Zero Hour! (1957)
“It Builds to the Tensest 50 Minutes in the History of the Screen!”
Zero Hour! (1957)
Director: Hall Bartlett
Cast: Dana Andrews, Linda Darnell, Sterling Hayden
Synopsis: A routine flight turns into a major emergency as passengers and crew succumb to food poisoning – is there anyone on board who knows how to fly a plane?
Everyone sweats in Zero Hour!, whether they ate the fish supper or not. In fact, it has to be the sweatiest movie outside of a Spaghetti Western. Even those on the ground drip sweat. It’s just as well in the case of Sterling Hayden (Dr. Strangelove, The Godfather), who plays a former co-pilot of Ted Stryker, the traumatised war veteran who finds himself in control of a commercial flight when the crew are stricken with food poisoning. Hayden is trying to talk Stryker down, but he’s so wooden that the beads of sweat on his face are our only clue as to how stressed he’s supposed to be feeling. The sweaty guy at the wheel is played by a tired-looking Dana Andrews (Laura, The Frozen Dead). He had enough trouble handling a plane with one engine during the war – this baby has four. The kicker is, he was only on the flight to make a last ditch attempt to prevent his wife (Linda Darnell – My Darling Clementine, Black Spurs) from leaving with their son, Joey (Raymond Ferrell). Joey likes fish. Not sure where he got that from as both his parents opted for meat. Bad luck, Joey.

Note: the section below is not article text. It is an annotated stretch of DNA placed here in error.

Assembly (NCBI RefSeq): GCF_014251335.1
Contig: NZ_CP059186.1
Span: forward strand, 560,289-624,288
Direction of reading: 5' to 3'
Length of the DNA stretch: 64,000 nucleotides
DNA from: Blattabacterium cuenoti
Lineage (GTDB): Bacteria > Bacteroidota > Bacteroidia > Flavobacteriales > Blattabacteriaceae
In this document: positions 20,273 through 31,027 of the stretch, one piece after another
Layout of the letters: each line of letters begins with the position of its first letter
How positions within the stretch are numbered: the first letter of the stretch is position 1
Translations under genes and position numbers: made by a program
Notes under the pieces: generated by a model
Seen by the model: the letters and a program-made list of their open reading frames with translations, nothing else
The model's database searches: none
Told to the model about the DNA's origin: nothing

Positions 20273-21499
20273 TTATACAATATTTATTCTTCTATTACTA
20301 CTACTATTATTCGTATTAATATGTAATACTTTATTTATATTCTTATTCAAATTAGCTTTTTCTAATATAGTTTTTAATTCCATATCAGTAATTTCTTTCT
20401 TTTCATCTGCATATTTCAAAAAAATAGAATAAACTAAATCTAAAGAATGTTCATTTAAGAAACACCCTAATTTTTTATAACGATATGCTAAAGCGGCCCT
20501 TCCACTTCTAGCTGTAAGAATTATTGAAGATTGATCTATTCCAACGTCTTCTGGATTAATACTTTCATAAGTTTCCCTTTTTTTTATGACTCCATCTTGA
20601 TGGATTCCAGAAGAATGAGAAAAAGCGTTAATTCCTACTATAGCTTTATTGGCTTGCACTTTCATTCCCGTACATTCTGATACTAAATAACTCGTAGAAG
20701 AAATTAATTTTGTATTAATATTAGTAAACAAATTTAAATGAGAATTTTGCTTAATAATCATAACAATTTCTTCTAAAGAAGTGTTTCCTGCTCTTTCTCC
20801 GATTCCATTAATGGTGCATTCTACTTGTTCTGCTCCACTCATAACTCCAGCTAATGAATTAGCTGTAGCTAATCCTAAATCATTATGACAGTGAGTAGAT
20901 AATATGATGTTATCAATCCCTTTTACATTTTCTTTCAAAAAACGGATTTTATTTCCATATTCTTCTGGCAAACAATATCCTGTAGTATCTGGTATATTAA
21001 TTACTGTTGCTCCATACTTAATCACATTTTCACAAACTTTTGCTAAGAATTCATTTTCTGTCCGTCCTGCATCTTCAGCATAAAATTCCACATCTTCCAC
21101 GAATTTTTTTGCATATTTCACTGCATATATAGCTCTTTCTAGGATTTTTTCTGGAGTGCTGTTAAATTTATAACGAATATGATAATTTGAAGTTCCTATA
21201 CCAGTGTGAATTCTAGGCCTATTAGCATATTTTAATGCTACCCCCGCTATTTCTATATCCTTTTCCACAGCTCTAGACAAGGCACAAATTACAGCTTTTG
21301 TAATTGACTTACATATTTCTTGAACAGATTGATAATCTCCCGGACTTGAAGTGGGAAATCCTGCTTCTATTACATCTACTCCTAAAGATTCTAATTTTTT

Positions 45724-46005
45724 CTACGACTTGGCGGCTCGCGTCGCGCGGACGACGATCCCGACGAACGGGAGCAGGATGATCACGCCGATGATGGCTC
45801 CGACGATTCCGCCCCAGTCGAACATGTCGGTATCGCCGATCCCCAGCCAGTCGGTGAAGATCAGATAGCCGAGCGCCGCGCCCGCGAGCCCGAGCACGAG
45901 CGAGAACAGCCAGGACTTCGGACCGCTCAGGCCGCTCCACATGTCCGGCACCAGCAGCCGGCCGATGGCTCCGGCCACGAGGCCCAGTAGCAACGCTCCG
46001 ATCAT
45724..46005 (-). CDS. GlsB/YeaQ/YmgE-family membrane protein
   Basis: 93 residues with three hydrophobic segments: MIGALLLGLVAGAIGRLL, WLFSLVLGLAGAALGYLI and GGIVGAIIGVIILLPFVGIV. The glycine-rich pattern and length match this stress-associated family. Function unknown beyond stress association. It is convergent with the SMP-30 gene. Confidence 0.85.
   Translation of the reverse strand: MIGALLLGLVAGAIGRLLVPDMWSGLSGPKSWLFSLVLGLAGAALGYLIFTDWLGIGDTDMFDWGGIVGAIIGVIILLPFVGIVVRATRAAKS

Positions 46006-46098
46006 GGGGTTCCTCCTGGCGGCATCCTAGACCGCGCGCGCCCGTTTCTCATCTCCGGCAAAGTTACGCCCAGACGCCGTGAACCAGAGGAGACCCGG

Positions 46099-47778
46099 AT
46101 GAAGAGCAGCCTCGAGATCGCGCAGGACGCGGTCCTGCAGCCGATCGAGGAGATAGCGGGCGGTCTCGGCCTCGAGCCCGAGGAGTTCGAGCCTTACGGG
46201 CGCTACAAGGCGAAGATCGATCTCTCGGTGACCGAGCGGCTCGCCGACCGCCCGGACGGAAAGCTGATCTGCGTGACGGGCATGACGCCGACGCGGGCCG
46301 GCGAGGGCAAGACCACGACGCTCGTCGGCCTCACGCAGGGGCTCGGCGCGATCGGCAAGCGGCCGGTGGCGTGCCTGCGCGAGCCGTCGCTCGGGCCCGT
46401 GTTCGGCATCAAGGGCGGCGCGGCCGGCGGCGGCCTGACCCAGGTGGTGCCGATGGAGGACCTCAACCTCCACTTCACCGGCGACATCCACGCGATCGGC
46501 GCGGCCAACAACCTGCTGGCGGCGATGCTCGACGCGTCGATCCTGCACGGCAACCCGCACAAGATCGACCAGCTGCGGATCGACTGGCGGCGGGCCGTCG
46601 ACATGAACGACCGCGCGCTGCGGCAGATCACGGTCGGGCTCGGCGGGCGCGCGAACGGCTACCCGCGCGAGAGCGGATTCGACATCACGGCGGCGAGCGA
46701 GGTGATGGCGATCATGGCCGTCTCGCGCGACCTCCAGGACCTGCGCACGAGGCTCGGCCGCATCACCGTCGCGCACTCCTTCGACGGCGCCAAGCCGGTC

It’s the template from which Airplane! was drawn, which is why it seems so damn funny, even though it’s trying to be deadly serious. The reassuringly calm Dr. Baird (Geoffrey Toone) advises cute air stewardess Peggy King that ‘our survival hinges on one thing – finding someone who not only can fly this plane, but didn’t have fish for dinner,’ and we can’t suppress a grin. Airplane! keeps getting in the way of the story, like an annoying little brother who won’t pipe down, so we find ourselves expecting Captain Elroy ‘Crazylegs’ Hirsch to ask little Joey if he’s ever seen a grown man naked, and for the screen to be filled with jiggling boobs when the plane hits rough weather.
Fortunately for all concerned, the food poisoning by which the crew and half the passengers are afflicted is a rare kind that doesn’t compel half-digested food to seek the nearest exit, otherwise things could have quickly got nasty. As it is, people just sit in their seats and pull pained faces. And sweat profusely, of course. The Doc issues Dramamine to all and sundry while Stryker’s wife – and new co-pilot – watches her husband sweatily struggle over the controls with new-found admiration.
Zero Hour! is no cheesier than any other 1950s B-movie, but it seems that way now, and always will. At least, thanks to Airplane! it enjoys a spurious kind of fame instead of being completely forgotten, which it otherwise surely would have been.
(Reviewed 12th December 2015)